Lapis Lazuli Gemstone Information
Many people adore the look of the lapis lazuli gemstone. Not only does it regularly make appearances in jewelry, but it has also been used through the ages as sculpting material, pigment, and to create vibrant inlays. It’s incredibly popular thanks to its magnificent coloring.
But most people are only slightly familiar with this stunning stone. If you’re curious about the lapis lazuli gemstone, including its properties, history, and use, here’s everything you could possibly want to know.
Lapis Lazuli Properties
The lapis lazuli gemstone, also known simply as “lapis,” is actually a metamorphic rock. Metamorphic rocks are created in the presence of heat, pressure, and certain chemicals. The process occurs below the surface of the Earth, where the extreme conditions create the stones.
Being a metamorphic rock actually differentiates lapis lazuli significantly from many other gems. In most cases, what people classify as gemstones are minerals, not metamorphic rock.
When it comes to durability, lapis is a five on the Mohs hardness scale. That means it is relatively soft, which is one of the reasons it was popular for sculpting.
Lapis Lazuli Colors and Patterns
Overall, when people think of this stone, they picture blue lapis lazuli. In nature, blue stones are incredibly rare, which is one of the reasons they tend to catch people’s eyes.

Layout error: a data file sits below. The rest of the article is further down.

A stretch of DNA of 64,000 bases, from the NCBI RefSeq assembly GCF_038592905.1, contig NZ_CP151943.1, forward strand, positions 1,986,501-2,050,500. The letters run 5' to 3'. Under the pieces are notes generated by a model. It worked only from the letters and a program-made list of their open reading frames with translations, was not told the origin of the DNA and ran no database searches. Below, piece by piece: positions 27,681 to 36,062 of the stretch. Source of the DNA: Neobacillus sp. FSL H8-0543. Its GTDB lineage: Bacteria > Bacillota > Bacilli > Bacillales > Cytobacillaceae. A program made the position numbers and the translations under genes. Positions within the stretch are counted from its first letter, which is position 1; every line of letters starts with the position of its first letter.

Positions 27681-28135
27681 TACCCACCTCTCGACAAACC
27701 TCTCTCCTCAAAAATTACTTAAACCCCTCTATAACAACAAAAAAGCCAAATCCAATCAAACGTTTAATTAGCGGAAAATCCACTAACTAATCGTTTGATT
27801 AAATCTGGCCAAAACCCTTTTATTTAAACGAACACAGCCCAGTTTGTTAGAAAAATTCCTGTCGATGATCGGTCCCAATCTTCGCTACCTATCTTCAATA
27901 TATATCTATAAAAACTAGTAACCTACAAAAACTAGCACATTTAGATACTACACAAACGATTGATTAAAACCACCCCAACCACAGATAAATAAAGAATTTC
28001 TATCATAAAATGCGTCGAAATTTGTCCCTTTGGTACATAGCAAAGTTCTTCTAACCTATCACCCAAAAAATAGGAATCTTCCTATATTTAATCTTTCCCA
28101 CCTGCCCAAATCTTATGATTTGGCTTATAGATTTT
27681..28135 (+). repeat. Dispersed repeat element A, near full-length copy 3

The striking blue color occurs due to the presence of lazurite, a silicate mineral that’s part of the sodalite group that is blue in color. However, many lapis stones also have other colors present.
In some cases, you’ll see small metallic gold flecks, which are actually pyrite. Predominately blue stones with a few golden spots are actually the most prized composition of lapis lazuli, typically making those gemstones more expensive.
At times, you’ll also see white in a lapis. Typically, the white areas are made of calcite. Generally, the more white that is present in the stone, the less desirable it’s considered. When the hue is light enough, the stone is referred to as “denim lapis.”
Many people enjoy the mixed or lighter look of denim lapis. Since these aren’t as popular, it allows them to get an attractive stone for less than one of the bluer or more consistently colored versions.
It’s also possible to find pieces of lapis with other minerals mixed in, including dolomite, sodalite, and mica, just to name a few. However, the composition of the stone has to be at least 25 percent blue lazurite to earn the name lapis lazuli officially.
The History of Lapis Lazuli
Lapis has been popular for ages. There is evidence suggesting that the stone was initially mined as far back as 7,000 BC in portions of Afghanistan. Additionally, the stone has appeared at Neolithic dig sites in Pakistan and Iraq, as well, as well as Egyptian archeological sites.
Some scholars believe many of the references to “sapphire” during Biblical times were actually describing lapis lazuli. In fact, some modern translations use “lapis” instead of “sapphire” to reflect that possibility.
In most cases, lapis lazuli is an ornamental stone. It’s found on objects and in jewelry pieces, most commonly. Additionally, the gemstone was used as a pigment and even a cosmetic.